Once you reach the waterfall, the worst is over (for the outward journey anyway!). Startlingly bright colors stain the rock faces of the gorge in several places as small hot spring sources seep out of the cliffs, the gorge widens, becomes far less impressive, and it looks like the best is over. Continue upstream another couple of hundred meters, however, the river narrows a little, becomes more rugged again and on the right a small cavity in the cliff, just above water level, hides Huisun Hot Spring. It’s an anticlimax at first – the gorge here is far less deep and spectacular than the awesome chasms passed on the way, and the cave looks very small. Cross the river though, and up close it’s a much more intriguing sight. A make-shift ‘ladder’ of tree branches gave access up the cliff to the cave on our visit, and climbing up, the cave is a little bigger than it looks at first, concealing a pool of bright green bath-hot water. There’s a thick layer of mud on the floor of the hot spring pool, which soon stirs the water up into a thick grey soup, but it’s a great place for maybe 8 or 10 people. The hot water in this unique place trickles out of cracks in the back of the little cave, and a colony of tiny bees had set up residence here, and buzzed harmlessly around our heads as we soaked, trying not to think of the long, tough river trace back to civilization!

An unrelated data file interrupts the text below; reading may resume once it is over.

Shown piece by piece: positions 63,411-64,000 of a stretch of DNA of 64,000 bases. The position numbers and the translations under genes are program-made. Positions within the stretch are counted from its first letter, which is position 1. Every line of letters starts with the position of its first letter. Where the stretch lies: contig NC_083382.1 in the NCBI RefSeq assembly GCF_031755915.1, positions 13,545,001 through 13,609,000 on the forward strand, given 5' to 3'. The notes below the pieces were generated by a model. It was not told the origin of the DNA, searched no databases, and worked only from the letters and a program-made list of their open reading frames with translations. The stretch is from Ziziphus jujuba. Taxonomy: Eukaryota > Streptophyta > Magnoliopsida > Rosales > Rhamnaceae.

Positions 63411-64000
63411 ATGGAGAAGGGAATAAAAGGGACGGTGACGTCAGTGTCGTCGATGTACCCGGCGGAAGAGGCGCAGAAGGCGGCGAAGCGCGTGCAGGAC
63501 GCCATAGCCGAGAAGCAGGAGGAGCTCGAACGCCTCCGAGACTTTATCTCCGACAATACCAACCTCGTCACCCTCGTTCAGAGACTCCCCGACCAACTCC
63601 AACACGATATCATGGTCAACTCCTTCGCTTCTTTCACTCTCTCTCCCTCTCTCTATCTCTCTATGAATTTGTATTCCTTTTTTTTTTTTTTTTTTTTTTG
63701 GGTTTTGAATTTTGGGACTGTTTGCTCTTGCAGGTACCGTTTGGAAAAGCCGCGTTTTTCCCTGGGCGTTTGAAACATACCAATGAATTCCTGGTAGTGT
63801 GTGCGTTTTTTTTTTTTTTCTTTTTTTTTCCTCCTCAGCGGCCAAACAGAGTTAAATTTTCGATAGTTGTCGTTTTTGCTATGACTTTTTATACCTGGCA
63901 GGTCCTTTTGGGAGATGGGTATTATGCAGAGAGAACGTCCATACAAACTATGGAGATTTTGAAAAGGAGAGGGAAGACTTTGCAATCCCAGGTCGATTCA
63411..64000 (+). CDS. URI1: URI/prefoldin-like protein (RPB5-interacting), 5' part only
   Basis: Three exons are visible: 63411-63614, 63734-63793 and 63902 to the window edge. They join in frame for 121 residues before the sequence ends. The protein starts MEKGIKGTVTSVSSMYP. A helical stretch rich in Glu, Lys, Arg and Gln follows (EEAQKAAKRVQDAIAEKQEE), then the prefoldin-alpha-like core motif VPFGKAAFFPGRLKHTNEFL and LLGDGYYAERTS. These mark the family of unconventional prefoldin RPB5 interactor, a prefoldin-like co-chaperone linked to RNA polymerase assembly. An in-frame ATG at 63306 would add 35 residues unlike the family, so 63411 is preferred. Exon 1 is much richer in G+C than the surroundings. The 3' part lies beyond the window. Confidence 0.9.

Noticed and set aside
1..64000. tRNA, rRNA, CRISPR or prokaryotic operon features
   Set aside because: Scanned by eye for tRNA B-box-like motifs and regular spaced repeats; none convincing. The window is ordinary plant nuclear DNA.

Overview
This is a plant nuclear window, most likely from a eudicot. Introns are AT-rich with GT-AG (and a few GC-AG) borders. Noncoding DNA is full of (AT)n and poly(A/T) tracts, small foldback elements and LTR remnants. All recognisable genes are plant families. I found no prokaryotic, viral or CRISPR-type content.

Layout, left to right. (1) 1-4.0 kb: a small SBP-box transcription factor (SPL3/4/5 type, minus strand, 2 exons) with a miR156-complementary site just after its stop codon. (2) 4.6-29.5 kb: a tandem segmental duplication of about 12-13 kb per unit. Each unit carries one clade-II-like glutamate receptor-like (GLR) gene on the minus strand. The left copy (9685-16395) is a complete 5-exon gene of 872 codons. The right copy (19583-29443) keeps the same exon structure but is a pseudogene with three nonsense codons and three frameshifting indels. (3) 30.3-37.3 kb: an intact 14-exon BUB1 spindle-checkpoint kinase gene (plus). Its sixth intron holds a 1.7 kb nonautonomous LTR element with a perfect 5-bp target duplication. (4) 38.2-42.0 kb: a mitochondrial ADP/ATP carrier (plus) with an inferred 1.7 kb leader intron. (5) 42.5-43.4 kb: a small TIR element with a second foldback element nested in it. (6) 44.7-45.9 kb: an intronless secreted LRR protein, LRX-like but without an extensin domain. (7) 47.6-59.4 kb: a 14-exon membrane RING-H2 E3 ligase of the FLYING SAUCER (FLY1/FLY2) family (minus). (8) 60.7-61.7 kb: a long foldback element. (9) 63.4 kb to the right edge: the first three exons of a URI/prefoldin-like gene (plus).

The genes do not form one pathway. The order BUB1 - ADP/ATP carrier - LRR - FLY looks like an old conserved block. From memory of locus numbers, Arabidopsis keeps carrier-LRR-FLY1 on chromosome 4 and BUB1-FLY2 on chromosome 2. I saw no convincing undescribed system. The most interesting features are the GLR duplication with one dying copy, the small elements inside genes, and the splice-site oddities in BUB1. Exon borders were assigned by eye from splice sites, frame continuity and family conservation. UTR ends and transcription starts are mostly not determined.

Start early!! It’s a long way out and back in one day, but the gorge isn’t a great place for camping or carrying heavy, bulky backpacks. The river is completely impassable during the wet season, and even at times during the dry winter months, so go only after a prolonged dry period in the area. There’s no public transport to Huisun Forest Recreation Area, at the start of the trace, so you’ll need your own transport, or, possibly to hitch (the recreation area is a popular destination at weekends).